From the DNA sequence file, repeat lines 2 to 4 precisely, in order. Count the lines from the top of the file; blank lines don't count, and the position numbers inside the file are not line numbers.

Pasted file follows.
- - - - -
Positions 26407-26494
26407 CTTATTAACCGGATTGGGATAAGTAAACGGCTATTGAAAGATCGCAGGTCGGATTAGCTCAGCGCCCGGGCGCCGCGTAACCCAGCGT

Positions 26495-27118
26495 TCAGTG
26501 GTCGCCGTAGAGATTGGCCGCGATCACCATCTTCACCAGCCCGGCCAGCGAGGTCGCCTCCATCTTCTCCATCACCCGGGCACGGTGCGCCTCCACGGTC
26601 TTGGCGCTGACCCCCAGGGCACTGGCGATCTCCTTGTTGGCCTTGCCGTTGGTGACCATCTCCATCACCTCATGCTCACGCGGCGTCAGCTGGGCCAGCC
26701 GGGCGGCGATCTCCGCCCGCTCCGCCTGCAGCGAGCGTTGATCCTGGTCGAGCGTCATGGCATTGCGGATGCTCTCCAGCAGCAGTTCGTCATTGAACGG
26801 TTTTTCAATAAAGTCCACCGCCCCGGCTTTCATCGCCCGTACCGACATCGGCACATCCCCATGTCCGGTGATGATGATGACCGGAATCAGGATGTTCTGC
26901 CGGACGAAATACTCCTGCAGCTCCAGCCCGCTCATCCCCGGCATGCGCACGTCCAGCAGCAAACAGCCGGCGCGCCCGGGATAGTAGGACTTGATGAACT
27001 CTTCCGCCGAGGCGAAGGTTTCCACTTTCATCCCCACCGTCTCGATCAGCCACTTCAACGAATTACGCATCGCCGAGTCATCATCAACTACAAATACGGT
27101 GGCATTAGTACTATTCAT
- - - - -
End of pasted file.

26407 CTTATTAACCGGATTGGGATAAGTAAACGGCTATTGAAAGATCGCAGGTCGGATTAGCTCAGCGCCCGGGCGCCGCGTAACCCAGCGT

Positions 26495-27118
26495 TCAGTG